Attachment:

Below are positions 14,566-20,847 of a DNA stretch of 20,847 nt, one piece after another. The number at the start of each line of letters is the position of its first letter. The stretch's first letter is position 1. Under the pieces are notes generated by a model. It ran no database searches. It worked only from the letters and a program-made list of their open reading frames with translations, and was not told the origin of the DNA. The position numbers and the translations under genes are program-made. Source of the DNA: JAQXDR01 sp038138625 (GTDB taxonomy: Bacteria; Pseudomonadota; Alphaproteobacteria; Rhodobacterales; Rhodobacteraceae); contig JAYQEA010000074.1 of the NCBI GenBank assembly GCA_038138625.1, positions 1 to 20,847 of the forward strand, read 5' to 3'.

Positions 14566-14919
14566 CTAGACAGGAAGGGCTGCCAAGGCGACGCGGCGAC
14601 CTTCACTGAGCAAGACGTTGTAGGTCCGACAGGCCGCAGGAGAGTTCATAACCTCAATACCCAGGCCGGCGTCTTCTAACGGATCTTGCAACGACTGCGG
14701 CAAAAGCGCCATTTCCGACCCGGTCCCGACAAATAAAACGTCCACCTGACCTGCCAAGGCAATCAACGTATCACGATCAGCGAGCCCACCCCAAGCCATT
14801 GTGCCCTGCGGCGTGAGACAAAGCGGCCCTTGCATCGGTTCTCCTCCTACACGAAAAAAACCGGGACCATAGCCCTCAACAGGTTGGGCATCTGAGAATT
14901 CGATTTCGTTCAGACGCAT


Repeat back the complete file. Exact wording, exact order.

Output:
Below are positions 14,566-20,847 of a DNA stretch of 20,847 nt, one piece after another. The number at the start of each line of letters is the position of its first letter. The stretch's first letter is position 1. Under the pieces are notes generated by a model. It ran no database searches. It worked only from the letters and a program-made list of their open reading frames with translations, and was not told the origin of the DNA. The position numbers and the translations under genes are program-made. Source of the DNA: JAQXDR01 sp038138625 (GTDB taxonomy: Bacteria; Pseudomonadota; Alphaproteobacteria; Rhodobacterales; Rhodobacteraceae); contig JAYQEA010000074.1 of the NCBI GenBank assembly GCA_038138625.1, positions 1 to 20,847 of the forward strand, read 5' to 3'.

Positions 14566-14919
14566 CTAGACAGGAAGGGCTGCCAAGGCGACGCGGCGAC
14601 CTTCACTGAGCAAGACGTTGTAGGTCCGACAGGCCGCAGGAGAGTTCATAACCTCAATACCCAGGCCGGCGTCTTCTAACGGATCTTGCAACGACTGCGG
14701 CAAAAGCGCCATTTCCGACCCGGTCCCGACAAATAAAACGTCCACCTGACCTGCCAAGGCAATCAACGTATCACGATCAGCGAGCCCACCCCAAGCCATT
14801 GTGCCCTGCGGCGTGAGACAAAGCGGCCCTTGCATCGGTTCTCCTCCTACACGAAAAAAACCGGGACCATAGCCCTCAACAGGTTGGGCATCTGAGAATT
14901 CGATTTCGTTCAGACGCAT